So I'm understanding that in $Set$ that the cartesian product is a categorical product, and further get why the disjoint union is a categorical coproduct, but why is it also not a product? I want to understand where I'm going wrong in my reasoning for why it seems like it could be a product.

If I define disjoint union to be

$$ A \sqcup B := \{ a \in A\ | \ (0, a) \} \cup \{ b \in B\ | \ (1, b) \} $$

then I can define a projection $p: A \sqcup B \to A$, as $$ p := \{ (i, x) \in A \sqcup B, i =0\ |\ x \}$$ and respectively $q: A \sqcup B \to B$ by setting $i = 1$ above.

Now with that, pick an arbitrary object $V$ with morphisms $f: V \to A, g: V \to B$, then there exists a morphism $V \to A \sqcup B$, defined as $$ h := \{ v \in V \ | \ (0, f(v) \} \cup \{ v \in V \ | \ (1, g(v) \}$$

Can you explain where my reasoning falls apart? If I were to take a guess, it's that my definition of disjoint union is improper, because the indexes can be arbitrary, hence there cannot be cannonical projection functions from the disjoint union to its parts, because the indexes separating the parts are neither known, nor do they tell us if they correspond to $A$ or $B$.

Does that hunch sound correct? Even in that, my instinct is to ask why we couldn't construct a definition of disjoint union where you always know how to access elements of any of its objects in a canonical way. That is, where the index always starts at zero, and for each successive object between a disjoint union of two or more sets, the next index is defined to be the successor to the largest existing index in the disjoint union.

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    $\begingroup$ I don't nderstant your notation. is $$p := \{ (i, x) \in A \sqcup B, i =0\ |\ x \} $$ a function from $A \sqcup B$ to $A$? $\endgroup$
    – GEdgar
    Jul 28, 2020 at 19:40
  • $\begingroup$ Yes, I am perhaps misusing notation here, if you have a suggestion for how that might be rewritten. I am attempting to define a function here that takes the entire disjoint union as input. Is this one area where I'm perhaps going astray? That $p$ does not make sense as a function, because it doesn't have a proper element-wise definition? For example, p(1, b) = ???, it wouldn't really work; it's perhaps a partial function then? $\endgroup$ Jul 28, 2020 at 19:42
  • $\begingroup$ If my definition for $p$ is incorrect, could I define p(1, b) to be equal to any arbitrary element of A? Send all elements that aren't of the form (0, a) to an arbitrary a? That would require that disjoint unions only be constructed from non-empty sets however (which does already have an analog in the definition of intersection, but perhaps it's unnecessarily restrictive for the construction of disjoint union). $\endgroup$ Jul 28, 2020 at 19:49

1 Answer 1


Your problem is with the definition of $p$, which doesn't really make sense. You could define it as a partial function sending $a\in A$ to itself and undefined on $B$, but by definition it needs to be defined on all of $A\sqcup B$. You could define it arbitrarily on $B$, but that just wouldn't satisfy the requirements for a product. Say you have a set $V$ and two functions $f:V\to A,g:V\to B$, there doesn't necessarily exist a function $H :V\to A\sqcup B$ such that its composition with $p$ and $q$ are $f$ and $g$.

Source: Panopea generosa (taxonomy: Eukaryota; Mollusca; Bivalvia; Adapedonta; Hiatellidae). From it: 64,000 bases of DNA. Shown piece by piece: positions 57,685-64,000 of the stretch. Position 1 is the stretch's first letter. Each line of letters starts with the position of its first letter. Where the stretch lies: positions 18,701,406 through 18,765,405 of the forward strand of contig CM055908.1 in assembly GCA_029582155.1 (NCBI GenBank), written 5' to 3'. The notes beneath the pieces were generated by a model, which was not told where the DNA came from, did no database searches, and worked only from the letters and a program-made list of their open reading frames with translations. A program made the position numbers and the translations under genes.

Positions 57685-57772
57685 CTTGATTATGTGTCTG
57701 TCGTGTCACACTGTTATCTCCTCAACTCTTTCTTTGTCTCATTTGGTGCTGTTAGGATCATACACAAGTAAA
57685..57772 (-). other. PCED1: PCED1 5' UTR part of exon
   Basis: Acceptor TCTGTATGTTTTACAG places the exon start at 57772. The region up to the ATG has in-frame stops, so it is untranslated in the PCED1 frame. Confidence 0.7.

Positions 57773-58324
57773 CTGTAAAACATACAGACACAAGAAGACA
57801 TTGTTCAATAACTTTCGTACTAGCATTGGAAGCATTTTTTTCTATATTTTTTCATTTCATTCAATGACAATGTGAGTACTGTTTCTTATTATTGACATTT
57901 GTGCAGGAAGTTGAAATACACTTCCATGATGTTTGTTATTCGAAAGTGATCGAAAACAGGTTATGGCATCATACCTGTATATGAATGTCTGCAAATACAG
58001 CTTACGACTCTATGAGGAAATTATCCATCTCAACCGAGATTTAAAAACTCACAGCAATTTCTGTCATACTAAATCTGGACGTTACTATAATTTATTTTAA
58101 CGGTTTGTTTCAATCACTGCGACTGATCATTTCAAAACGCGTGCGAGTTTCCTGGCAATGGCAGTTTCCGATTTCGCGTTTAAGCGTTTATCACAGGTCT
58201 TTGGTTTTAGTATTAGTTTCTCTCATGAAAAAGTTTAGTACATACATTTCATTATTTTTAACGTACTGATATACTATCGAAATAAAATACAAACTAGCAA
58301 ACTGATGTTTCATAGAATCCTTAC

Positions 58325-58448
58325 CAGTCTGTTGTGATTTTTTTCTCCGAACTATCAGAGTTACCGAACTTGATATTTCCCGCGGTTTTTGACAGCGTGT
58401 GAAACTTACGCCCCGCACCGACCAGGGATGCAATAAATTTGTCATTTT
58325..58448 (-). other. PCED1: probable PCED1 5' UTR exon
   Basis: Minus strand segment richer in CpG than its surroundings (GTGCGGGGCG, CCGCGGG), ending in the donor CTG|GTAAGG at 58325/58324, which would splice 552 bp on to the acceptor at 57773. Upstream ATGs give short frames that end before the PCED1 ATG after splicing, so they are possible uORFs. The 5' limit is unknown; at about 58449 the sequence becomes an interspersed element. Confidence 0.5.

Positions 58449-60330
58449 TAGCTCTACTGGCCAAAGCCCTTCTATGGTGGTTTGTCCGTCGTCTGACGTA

EDIT. Here's an example. $A=\{1,2,3\},B=\{4,5,6\}$, $V=\{0\}$. There are $3$ maps from $V$ to $A$ and $3$ from $V$ to $B$, so, by definition of the product, there are $9$ maps from $V$ to the product of $A$ and $B$ (since they are precisely characterized by specifying one map from $V$ to $A$ and one map from $V$ to $B$). But there are only $6$ maps from $V$ to $A\sqcup B$, so this is impossible.

I am sure someone who is more into categories than me would feel that a different contradiction ought to be presented, but it seems to me this is the easiest thing to write down.

Perhaps you should read the proof of the fact the product is unique up to (unique) isomorphism, and see where it fails when you try to define $A\sqcup B$ as a product.

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    $\begingroup$ This is a very helpful answer, thank you. You say, "You could define it arbitrarily on B, but that just wouldn't satisfy the requirements for a product". Is that true even if every $b \in B$ was sent to some (or perhaps one) $a \in A$? As I mentioned in my comments above, that seemed like it could work, but also forces a disjoint union to only exist between non-empty sets, which is not (I believe) what it is naturally defined to be. $\endgroup$ Jul 28, 2020 at 20:23
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    $\begingroup$ @NicholasMontaño This wouldn't work either. I edited my answer, perhaps it'd be a bit clearer now. $\endgroup$
    – Cronus
    Jul 29, 2020 at 11:19
  • $\begingroup$ It's also just impossible to define a map $B\sqcup A\to A$ when $A$ is empty, but $B$ is not. $\endgroup$
    – jgon
    Jul 29, 2020 at 14:06
  • $\begingroup$ @jgon That's true, but it was important to me to show this could just never work, and it's not just a problem with the case of an empty set. (Although I guess it does work in the case $A=2,B=2$, which is somewhat confusing). $\endgroup$
    – Cronus
    Jul 29, 2020 at 14:26
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    $\begingroup$ @NicholasMontaño Sure things, I'm very happy I helped. If something isn't clear to you you can write here again and I'll try to explain a bit more. (Although I'm far from an expert on Category Theory...) $\endgroup$
    – Cronus
    Jul 30, 2020 at 22:03

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